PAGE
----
What can I use instead of Vietnamese mint?

If you have a pinch, try sweet basil combined with lemon thyme or lemongrass. For those who do not like Vietnamese balsamic, Vietnamese coriander or dangerous leaves, adds a special flavor.

What can you substitute for Vietnamese mint?

I have a soup recipe that calls for Vietnamese mint and I cannot get it anywhere. I have used tarragon as a substitute, but would really like to have the correct ingredients. You can get Vietnamese mint – Persicaria odorata, aka Vietnamese coriander – in Asian supermarkets, should you have one to hand.

Can I use mint instead of Vietnamese mint?

Vietnamese Mint is also known as Vietnamese Coriander or Hot Mint but is actually not related to the Mint family at all! Its name is due to its general appearance and fragrance, which are reminiscent of mint. In Southeast Asian cooking, Vietnamese mint is often used interchangeably with mint and coriander.

Can you substitute Vietnamese mint for coriander?

Vietnamese Coriander

The taste is a lot like cilantro which makes it an amazing substitute. You can substitute about a tablespoon of cilantro with ¾ tablespoon of Vietnamese coriander in any recipe. The appearance and flavor of Vietnamese cilantro is a lot similar to mint.

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Is Vietnamese mint the same as Thai basil?

Vietnamese mint smells similar to Thai basil but it is far more pungent with a hot bite and slight numbing character and a strong alkalinity. Also known as hot mint, it is the leaf to use in Malaysian laksa soups, and is often simply known as laksa leaf. It’s also used as a salad ingredient, and cooked dishes.

Is Vietnamese coriander the same as cilantro?

Polygonum odoratum) is also frequently called Cambodian mint, Vietnamese coriander, and Rau Ram. It’s not the same thing as the cilantro usually eaten in Western cuisine, but it is similar. … It has a very strong, smoky flavor and, because of its strength, should be used in quantities about half that of cilantro.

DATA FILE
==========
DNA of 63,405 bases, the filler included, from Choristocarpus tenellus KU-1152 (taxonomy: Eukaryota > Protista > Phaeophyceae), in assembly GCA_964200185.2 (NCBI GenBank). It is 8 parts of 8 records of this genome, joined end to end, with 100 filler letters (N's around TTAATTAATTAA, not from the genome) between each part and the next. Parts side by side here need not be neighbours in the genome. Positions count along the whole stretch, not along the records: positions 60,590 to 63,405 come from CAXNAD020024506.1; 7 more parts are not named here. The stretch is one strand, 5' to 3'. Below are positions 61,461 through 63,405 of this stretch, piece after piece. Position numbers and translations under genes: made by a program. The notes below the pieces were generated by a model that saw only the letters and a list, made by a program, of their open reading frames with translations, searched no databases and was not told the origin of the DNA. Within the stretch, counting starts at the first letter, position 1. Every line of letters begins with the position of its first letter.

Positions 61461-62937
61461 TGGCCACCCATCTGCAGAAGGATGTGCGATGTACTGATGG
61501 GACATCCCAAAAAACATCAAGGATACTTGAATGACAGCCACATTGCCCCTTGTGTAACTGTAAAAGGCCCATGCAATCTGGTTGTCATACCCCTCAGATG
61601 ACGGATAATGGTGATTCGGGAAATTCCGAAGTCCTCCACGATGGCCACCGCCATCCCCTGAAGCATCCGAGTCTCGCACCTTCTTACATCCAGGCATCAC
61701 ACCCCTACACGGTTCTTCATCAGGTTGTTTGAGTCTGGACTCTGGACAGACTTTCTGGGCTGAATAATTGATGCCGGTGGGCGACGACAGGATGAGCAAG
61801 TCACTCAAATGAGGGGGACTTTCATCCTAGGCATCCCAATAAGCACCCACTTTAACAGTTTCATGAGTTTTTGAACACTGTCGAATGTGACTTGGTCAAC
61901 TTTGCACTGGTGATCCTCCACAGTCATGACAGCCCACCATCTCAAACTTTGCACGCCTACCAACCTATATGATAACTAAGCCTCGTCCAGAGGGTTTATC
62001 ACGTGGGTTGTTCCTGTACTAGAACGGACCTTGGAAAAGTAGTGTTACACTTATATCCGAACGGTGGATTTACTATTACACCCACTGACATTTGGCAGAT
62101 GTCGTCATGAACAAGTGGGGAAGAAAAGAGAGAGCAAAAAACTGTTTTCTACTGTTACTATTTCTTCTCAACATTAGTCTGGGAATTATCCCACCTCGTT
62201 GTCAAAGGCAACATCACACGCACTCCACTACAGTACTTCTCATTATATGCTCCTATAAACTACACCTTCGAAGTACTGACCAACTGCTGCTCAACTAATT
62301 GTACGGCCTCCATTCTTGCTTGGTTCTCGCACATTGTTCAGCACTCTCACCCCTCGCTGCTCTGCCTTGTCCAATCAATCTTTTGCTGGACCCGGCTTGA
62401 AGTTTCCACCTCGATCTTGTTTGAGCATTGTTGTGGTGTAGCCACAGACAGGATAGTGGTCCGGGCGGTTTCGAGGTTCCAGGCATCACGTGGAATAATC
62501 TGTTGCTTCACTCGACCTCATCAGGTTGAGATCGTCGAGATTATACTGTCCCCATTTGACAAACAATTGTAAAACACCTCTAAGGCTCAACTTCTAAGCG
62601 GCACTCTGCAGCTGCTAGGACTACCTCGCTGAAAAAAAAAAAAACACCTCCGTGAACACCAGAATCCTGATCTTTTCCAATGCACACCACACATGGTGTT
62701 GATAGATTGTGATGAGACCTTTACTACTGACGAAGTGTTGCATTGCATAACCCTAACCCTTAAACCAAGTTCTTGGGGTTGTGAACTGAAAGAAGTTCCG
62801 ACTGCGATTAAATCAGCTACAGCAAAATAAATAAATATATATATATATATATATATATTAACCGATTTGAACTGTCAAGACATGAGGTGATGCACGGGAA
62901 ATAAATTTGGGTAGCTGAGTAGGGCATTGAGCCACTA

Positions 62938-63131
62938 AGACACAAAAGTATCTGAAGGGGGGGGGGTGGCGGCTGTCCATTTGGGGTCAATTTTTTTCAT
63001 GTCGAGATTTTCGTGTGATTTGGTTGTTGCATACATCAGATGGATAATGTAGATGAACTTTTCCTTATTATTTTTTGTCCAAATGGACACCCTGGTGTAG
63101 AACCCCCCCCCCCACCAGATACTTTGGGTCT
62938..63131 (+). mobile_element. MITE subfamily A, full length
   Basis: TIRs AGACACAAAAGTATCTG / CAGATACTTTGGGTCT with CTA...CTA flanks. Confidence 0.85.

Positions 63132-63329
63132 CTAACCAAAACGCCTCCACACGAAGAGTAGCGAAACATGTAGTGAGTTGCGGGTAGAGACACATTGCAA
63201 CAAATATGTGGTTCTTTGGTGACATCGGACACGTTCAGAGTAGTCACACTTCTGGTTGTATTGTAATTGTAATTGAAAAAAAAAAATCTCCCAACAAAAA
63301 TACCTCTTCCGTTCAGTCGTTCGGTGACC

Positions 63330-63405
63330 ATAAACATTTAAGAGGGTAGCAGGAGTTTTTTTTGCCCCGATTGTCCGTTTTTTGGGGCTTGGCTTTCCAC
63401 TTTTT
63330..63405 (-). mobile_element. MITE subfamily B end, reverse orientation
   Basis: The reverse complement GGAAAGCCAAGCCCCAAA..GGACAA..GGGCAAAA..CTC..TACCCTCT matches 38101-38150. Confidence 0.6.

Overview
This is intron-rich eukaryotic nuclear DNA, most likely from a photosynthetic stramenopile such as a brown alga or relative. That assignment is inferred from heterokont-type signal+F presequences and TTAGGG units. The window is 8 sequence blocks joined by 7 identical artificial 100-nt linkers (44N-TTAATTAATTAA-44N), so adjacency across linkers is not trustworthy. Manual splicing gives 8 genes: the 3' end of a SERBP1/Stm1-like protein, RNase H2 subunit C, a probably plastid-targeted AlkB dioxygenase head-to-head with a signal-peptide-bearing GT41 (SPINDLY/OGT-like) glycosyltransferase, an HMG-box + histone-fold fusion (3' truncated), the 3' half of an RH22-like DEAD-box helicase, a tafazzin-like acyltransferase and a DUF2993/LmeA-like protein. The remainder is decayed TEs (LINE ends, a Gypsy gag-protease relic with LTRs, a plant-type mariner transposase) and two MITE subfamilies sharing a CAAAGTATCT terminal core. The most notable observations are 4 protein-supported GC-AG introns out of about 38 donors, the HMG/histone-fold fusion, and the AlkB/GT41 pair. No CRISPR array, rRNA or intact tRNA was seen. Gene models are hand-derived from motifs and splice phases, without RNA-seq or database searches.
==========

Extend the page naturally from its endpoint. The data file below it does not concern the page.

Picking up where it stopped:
What are Vietnamese herbs?

Vietnamese Herbs: A Guide to Eating Fresh Herbs in Vietnam

  • Coriander (Cilantro) – Rau Mùi or Ngò
  • Vietnamese Coriander – Rau Răm.
  • Culantro – Ngò Gai.
  • Vietnamese Perilla – Tiá Tô
  • Fish Mint or Heart Leaf – Diếp Cá
  • Vietnamese Balm – Kinh Giới.
  • Thai Basil – Húng Quế
  • Peppermint – Húng Cây.

How do you say cilantro in Vietnamese?

Vietnam Cilantro – Rau mùi or ngò

What does Vietnamese coriander look like?

Quick Care. Vietnamese coriander has oblong, pointed, flat leaves with a purple streak mid-leaf. Known as Rau Răm in Vietnam, Vietnamese coriander is common in Vietnamese and Southeast Asian cuisine.

What can replace Thai basil?

Some recipes call for Thai basil, a pungent variety that can be hard to find in grocery stores. To duplicate its flavor, use common “Italian” basil and add a few fresh mint sprigs to the recipe.

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What does Vietnamese mint taste like?

Vietnamese mint is admired for its peppery or hot minty taste, which is quite pleasant. Some people prefer to use it sparingly while others use larger servings in their salads. The taste has been also been likened to coriander and its culinary uses are similar.

Is tarragon used in Vietnamese cooking?

At this time of year, like many cooks, I’m obsessed with fresh herbs. But you can keep your Genovese basil, French tarragon and Italian parsley; for me the magic is in the leafy aromatics of the Vietnamese table — red perilla, garlic chives and rice paddy herb, to name just a few.

What is Vietnamese mint used for?

An edible herb commonly used fresh in rice paper rolls and salads, or served alongside spring rolls together with lettuce and dipping sauce, Vietnamese mint has an unusual flavour that adds pizzazz to any meal. It is an acquired taste for some, bringing depth and flavour to Asian-inspired cuisine.